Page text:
As a child, Hong admired her white friends’ calm, orderly home lives. In contrast, her family was chaotic and full of conflict; her only fond childhood memories are from visiting her grandparents in Seoul. Now, she has a daughter of her own, so her childhood memories often unexpectedly come back to her—but none are good. Hong’s parents simply wanted their children to have food, education, and medical care, which were never guaranteed in Korea. When she remembers childhood, Hong feels like she’s looking sideways—not backward. She envied white children, who got to be the norm.
Hong uses her own experience as a basis for explaining the vast divide between the way the children of Asian immigrants growing up in the United States view childhood and the way that the children of white Americans do. (However, she doesn’t claim to speak for everyone in each of these two groups.) As immigrant children face racism, feel out of place at school, and witness their parents juggling the stresses of adapting to life in the U.S., their childhoods are often defined by the “minor feelings” that Hong described in the last chapter.
Hong’s teachers expected her to identify with stories like Catcher in the Rye—but she didn’t. Unlike the novel’s protagonist, Holden Caulfield, who cherished childhood, Hong couldn’t wait for hers to end. In fact, humans haven’t always viewed childhood as a time of purity and innocence—this idea is an American invention that started with 19th-century poets like William Wordsworth. It continues today with movies like Wes Anderson’s Moonrise Kingdom, which chronicles two white children falling in love and running away to live in the wilderness in 1965. That year, between the civil rights movement and new immigration policies, the U.S. was consumed by racial conflict. But this history is invisible in Anderson’s movie, which—like so much of U.S. popular culture—portrays an era of violent racial hostility as a nostalgic past when white people were safe and protected.
In short, Hong’s argument is that the traditional American association between childhood, innocence, and nostalgia is a racist idea. Specifically, it’s part of the longstanding racist effort to define the history and identity of white Americans as those of the entire country. The innocence of childhood is a privilege often denied to immigrant and nonwhite Americans, whose experience is written out of the nation’s self-image. The Catcher in the Rye involves a fantasy of rebellion that would have only been available to white people, while Moonrise Kingdom involves a fantasy of white children seceding from society and living in a protective bubble.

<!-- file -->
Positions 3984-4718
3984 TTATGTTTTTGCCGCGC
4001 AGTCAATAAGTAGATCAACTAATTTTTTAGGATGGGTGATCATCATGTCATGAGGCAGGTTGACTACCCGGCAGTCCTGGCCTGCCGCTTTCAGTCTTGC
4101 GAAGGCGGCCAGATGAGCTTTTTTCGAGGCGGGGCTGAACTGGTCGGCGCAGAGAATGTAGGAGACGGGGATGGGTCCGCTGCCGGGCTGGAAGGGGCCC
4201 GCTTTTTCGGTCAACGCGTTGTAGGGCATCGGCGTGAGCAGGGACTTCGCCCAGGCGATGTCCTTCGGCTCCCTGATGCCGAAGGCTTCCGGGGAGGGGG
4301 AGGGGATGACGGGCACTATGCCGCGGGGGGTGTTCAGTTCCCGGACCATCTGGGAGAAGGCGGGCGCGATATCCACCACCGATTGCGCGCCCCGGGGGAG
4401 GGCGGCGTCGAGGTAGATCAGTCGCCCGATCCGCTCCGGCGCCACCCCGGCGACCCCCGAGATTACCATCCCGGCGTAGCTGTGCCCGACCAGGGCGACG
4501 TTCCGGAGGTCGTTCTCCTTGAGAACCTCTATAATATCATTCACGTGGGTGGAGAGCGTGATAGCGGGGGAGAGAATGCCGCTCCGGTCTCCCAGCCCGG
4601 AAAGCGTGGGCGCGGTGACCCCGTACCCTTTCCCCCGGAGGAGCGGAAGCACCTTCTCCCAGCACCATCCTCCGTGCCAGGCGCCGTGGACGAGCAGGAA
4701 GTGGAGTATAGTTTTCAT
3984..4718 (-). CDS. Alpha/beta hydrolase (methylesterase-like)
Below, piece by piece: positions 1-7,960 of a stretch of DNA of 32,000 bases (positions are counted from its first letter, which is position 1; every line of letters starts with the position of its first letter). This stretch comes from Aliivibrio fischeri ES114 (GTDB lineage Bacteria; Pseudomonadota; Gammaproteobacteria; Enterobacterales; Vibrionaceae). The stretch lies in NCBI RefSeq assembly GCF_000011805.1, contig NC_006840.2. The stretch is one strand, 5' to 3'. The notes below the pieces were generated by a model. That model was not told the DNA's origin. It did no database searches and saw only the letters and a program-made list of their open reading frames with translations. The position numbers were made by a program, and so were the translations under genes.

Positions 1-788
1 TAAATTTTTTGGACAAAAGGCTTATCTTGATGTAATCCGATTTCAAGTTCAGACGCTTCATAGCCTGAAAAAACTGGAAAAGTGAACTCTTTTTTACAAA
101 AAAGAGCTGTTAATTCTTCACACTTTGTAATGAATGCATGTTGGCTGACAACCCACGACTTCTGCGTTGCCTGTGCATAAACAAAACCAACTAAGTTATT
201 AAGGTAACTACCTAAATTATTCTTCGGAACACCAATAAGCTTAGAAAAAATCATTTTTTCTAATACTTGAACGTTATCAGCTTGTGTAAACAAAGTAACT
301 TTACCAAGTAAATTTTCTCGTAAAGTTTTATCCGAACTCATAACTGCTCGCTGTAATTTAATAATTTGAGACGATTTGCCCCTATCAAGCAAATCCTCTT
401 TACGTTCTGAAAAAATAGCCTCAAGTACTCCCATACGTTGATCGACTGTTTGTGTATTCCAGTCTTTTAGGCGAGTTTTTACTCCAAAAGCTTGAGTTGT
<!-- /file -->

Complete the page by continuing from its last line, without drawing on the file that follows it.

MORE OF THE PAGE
In U.S. popular culture, white children have long been portrayed as innocent, while Black children have been defined as wicked, inhuman, and unfeeling. Innocence also fosters the “sheltered unknowingness” of white privilege: it enables white people to grow up completely ignorant about the social hierarchies that they have created and benefited from. In contrast, Americans of color grow up with shame—the opposite of innocence—because they recognize how the power dynamics of race affect all social interactions.
Childhood can be a time of innocence and belonging for white American children only because they live in a society that systematically places them at the top of every social hierarchy. But nonwhite American children do not have the same luxury, because they face these hierarchies—and therefore learn about them—from a very early age. For Hong, many white adults’ ignorance about racism is an extension of the same process: because they have never experienced it firsthand, they can easily pretend that it simply doesn’t exist.
Hong remembers how her mother once unknowingly sent her to school in a shirt with the Playboy bunny on it—her classmates mocked her, but never told her what it meant. She felt the same way learning English in school. Shame taught her to see herself in the same way as her white peers saw her. Meanwhile, white adults would condescendingly treat her parents like children, which was humiliating. These experiences are the source of Hong’s shame—and yet the U.S. still blames Asian Americans’ shame on their supposedly repressed, defective cultures. White Americans may see extreme cases of racial violence in the media, but they never see the stress, terror, and shame that people of color feel living in a thoroughly racist society.
Hong catalogues the experiences that prevented her from having the kind of carefree, innocent upbringing that is viewed as a norm for white children. At every turn, the people surrounding Hong taught her that she and her family did not fit in, and this message sunk in—just like most of the lessons to which people are repeatedly exposed in childhood. Through this example, Hong encourages her white readers to shift the way they conceptualize racism. Rather than thinking of it as an evil force that pops up unpredictably once in a while to attack people of color, they should view it as a kind of force field that is constantly present and influences all decisions, relationships, and social interactions in the U.S. Because it’s everywhere, all the time, it fundamentally conditions the way people of color react to the world. This is why Hong argues that minor feelings like shame are a cultural norm for Asian Americans.
When Hong was little, her grandmother—a tough former refugee who crossed from North Korea to South Korea on foot, carrying Hong’s mother on her back—came to the U.S. One day, while she was walking through the neighborhood with Hong, a group of white kids mocked her accent, and one girl kicked her to the ground. Hong’s father yelled at the girl, but Hong was terrified that the neighbors would retaliate. Five years later, a man yelled a racial slur at the family at the mall; Hong felt enraged, but helpless. Something similar happened in Hong’s 20s: a white man yelled “ching chong ding dong” at her in the New York subway. She confronted himonHHH, and he threatened her with violence. Afterward, Hong’s white roommate broke out in tears. Hong had to fight off the impulse to comfort her.